Protected Networks aims to change the way privileged access is managed

Opinion by Dan Raywood

Following on from recent claims that access management needs to be separated from identity and that changes are needed to make business more productive, a new company entered the UK this week to shake up the access rights management space.

Following on from recent claims that access management needs to be separated from identity and that changes are needed to make business more productive, a new company entered the UK this week to shake up the access rights management space.

With a message that elevated privilege management can be easily achieved with the right tools, Protected Networks have come from Berlin with a strong footing in the German and Swiss markets following its founding in 2009.

CEO Stephan Brack said that the company was conceived in 2007 when he said that the state of IT security interested him.

He said: “With access rights then, it set groups and then found more groups within that and sorting that out could take days. Our customers said that they wanted full transparency and documentation. Every company has unstructured data and it should be accessible to those who need it, we want to generate awareness of taking care of assets.”

Stephen Bennett, head of channel in the UK for Protected Networks, said that he had seen instances where there is no overview of the organisation, so there is a discrepancy on who has access to what folders and what privileges they have.

This research led Protected Networks to launch the tool ‘8 Man', in order to categorise and retrieve information on users. Brack said that such discovery tools should be interactive and simple and easy to understand. The name, Brack explained, is ‘the man who helps you', or the 12th man in football terms.

This is a platform for transparent enterprise-level privilege management and when assigning privileges, it takes into account existing workflows within the organisation. According to Protected Networks, the clear presentation of privileges is its USP, as this makes it easy for administrators to detect and fix configuration errors or to correct inappropriately assigned privileges.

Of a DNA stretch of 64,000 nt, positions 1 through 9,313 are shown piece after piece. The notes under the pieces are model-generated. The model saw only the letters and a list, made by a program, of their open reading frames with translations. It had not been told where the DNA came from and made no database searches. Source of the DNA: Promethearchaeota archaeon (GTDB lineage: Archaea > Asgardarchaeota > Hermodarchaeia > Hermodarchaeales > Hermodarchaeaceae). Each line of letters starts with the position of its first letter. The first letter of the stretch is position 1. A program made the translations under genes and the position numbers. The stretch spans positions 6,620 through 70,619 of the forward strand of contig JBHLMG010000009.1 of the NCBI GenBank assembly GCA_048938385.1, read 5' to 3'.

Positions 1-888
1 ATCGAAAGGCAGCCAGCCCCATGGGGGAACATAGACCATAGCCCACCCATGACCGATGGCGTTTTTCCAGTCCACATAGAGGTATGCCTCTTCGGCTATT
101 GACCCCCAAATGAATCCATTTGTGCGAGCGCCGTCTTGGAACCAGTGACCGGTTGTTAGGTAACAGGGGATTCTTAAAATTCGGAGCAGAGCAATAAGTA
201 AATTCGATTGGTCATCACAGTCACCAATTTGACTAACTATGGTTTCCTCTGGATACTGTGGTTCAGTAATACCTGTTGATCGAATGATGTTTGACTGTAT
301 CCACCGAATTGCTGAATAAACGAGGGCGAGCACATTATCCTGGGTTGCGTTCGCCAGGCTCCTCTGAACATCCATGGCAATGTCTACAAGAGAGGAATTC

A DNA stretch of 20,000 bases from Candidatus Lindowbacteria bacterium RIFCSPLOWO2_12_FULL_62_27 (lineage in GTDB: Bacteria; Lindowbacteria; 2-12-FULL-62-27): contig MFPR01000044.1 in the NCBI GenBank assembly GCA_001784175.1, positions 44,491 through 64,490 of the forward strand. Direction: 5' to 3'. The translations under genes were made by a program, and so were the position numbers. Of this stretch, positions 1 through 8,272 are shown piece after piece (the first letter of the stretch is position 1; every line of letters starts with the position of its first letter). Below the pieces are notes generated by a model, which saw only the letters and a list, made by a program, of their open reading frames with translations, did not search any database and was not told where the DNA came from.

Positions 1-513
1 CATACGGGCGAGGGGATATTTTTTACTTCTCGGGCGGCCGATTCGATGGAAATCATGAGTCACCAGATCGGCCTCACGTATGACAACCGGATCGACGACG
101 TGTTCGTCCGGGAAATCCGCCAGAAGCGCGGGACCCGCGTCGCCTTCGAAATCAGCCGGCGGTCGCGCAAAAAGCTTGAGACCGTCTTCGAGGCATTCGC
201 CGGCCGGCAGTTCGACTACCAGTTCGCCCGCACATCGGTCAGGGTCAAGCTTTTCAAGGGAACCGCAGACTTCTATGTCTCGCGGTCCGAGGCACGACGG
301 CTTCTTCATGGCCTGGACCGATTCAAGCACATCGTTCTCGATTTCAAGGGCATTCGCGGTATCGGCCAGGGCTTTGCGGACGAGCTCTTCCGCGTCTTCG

Bennett said: “It will run a first scan of the directory and give you an overview of the situation and drill down on the data. You want to know which users are addressed and allow you regulate access rights management to allow and take off users. It creates easy to read lists and makes an analysis of people and notes down who made changes, at what time and when. It can also set a date for when access rights can be terminated for a contractor.”

Brack said that support is planned for SharePoint and Exchange in the future. Another issue for the company to address is in access control for those who are able to get into the network. “People come in through a firewall but once you are in you are in and no one is taking care of those people,” he said.

“It is not going to stop access if you want to be malicious but it creates awareness of the problem and drives accountability. Companies now have more roles than employees, this will create a template to define people and adapt it as a bottom-up scale for identity management.”

Brack finished by saying that the company is looking for channel partners and to set up its support office in the UK. While this sort of problem is not really common, it is easy to understand how it could be a challenge and such technology could be welcomed with open arms.

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